Can you send some images of you standing in both boots, in shorts and taken from the side?

Lou
post #18 of 27
Thread Starter 
a) I probably am sitting back a tad - most likely on the steeps where I experience the most pain
b) the spoiler definitely is high, and I've always wondered if this is partially to blame
c) It's not a cramp I don't THINK - it feels more like maybe something related to circulation, although I'm no physiologist

I'll take the boots back in to the fitter today and see what he has to say. He has not done any alignment whatsoever so maybe there's a problem there as well. It just seems hard to believe that sitting back could cause such a significant problem. It only happens when I crank the buckles to the point where I feel the boot is tight enough...

Lou - I'll try to get those pics soon
post #19 of 27
Thread Starter 
I'm wondering if the problem is that the boot is slightly too large and definitely a bit high for my calf, and the combination of that and occasionally leaning back is where the problem really lies...
post #20 of 27
Quote:
Originally Posted by KyndKyd View Post
I'm wondering if the problem is that the boot is slightly too large and definitely a bit high for my calf, and the combination of that and occasionally leaning back is where the problem really lies...
I think that this seems reasonable to be. I'm still leery about the fact that you have to tighten this boot down so much to feel in control.
post #21 of 27
Thread Starter 
Quote:
Originally Posted by cantman View Post
I think that this seems reasonable to be. I'm still leery about the fact that you have to tighten this boot down so much to feel in control.
That's why you're thinking it's too large?
post #22 of 27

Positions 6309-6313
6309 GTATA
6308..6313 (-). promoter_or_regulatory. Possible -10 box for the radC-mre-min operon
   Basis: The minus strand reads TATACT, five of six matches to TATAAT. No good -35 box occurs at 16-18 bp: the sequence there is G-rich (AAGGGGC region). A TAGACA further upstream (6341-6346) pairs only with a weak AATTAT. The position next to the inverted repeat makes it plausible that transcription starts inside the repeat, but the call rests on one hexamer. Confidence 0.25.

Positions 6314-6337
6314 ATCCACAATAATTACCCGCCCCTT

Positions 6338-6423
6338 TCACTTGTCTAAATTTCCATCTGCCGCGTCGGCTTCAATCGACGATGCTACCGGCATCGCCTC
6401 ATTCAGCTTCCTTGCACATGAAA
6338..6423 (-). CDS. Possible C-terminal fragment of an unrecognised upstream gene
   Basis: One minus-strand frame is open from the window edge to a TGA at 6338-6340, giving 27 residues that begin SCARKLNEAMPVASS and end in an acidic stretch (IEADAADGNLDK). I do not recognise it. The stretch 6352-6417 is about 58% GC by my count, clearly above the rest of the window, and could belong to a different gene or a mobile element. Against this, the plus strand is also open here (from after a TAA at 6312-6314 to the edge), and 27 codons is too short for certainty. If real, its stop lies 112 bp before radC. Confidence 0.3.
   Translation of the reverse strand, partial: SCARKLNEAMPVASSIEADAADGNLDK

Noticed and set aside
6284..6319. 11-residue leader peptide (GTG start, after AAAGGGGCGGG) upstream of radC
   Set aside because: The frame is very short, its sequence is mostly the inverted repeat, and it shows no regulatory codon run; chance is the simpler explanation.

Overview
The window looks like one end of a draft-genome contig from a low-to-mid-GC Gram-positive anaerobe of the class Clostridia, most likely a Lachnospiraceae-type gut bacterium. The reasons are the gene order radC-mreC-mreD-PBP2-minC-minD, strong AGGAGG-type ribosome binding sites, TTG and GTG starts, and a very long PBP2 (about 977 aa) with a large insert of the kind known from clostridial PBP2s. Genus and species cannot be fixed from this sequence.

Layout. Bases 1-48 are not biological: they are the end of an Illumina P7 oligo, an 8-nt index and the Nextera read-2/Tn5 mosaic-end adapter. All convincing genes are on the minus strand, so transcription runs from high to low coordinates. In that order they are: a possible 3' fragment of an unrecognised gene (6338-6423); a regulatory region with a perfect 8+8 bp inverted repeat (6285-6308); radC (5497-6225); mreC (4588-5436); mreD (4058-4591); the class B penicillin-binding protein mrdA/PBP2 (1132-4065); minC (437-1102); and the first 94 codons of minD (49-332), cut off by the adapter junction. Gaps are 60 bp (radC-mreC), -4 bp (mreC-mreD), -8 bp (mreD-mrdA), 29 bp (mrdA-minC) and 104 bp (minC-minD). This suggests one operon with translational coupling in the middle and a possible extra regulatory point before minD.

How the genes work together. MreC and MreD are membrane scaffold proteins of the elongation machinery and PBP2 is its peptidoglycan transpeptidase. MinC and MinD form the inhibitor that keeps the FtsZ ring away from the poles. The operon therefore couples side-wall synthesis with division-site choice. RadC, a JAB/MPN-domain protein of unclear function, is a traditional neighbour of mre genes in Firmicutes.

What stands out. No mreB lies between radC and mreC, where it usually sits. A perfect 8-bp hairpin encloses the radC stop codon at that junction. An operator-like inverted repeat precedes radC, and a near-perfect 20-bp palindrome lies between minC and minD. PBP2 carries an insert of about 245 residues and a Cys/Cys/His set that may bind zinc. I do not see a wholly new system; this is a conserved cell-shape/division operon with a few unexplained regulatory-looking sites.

Or, he is buckling down to keep his toes from jamming into the front because of levering off the spoiler, he buckles tightly. Like Lou, I would like to see his fore/aft alignment set up and some dynamic skiing footage or ski with him before going to the expense of a new boot.

KyndKyd, Let's look at what bindings you are using (delta angle), where these bindings are mounted on your skis, ramp angle, dorsiflexion range. You may find by adjusting some of these angles in your equipment that you will be standing in a better position which eliminates the leg pains. That boot has some steeper angles than most others on the market which may or may not be right for you.

My first inclination would be to look at your stance and possibly drop the heel of your zeppa if you have a more hypermobil ankle or lift under the toe lug of the boot or toe piece of the binding to lower the delta angle if you have a normal range of motion or possibly put a heel lift in the boot and gas pedal the boot or binding if you have limited dorsiflexion. It just sounds like you may have fore/aft issues but I could be wrong and without seeing your static and dynamic stance it is pretty difficult to tell.
post #23 of 27
Thread Starter 
Well - I hope to set up an appointment for a real fitting with the fitter today. I'll let you guys know what he says. Thanks again for the continued input!
post #24 of 27
check out your peroneal longus
post #25 of 27
Thread Starter 
Quote:
Originally Posted by gregfits View Post
check out your peroneal longus

Err...ok? What might your point be? Isn't that a muscle that's more toward the front of the leg?
post #26 of 27
I believe this is the muscle that plantar flexes the foot pulling the 1st met head down which is a critical movement when initiating a turn. Finding good pressure on the first met head is important for balance in this phase of the turn. If you are constantly searching for this sensation but not finding it you could be overworking this muscle. At least I think this may be Greg's point? The answer here then would be to play with forefoot varus?
post #27 of 27
Thread Starter 
Finally got to the fitter today, and as most people suspected the boot was too big. They fit me in a pair of Tecnica Diablo Race Pro 110s. While I stood around in them I began to get some calf pain and once the fitter put a heel lift in, the pain went away. I'm now in a pair of 27.5s as opposed to 28.5 falcon 10. The fitter told me these two boots are essentially the same, but I still feel like the spoiler is lower on the Diablo, which means less tweaking on the calf. I'm getting footbeds made next week...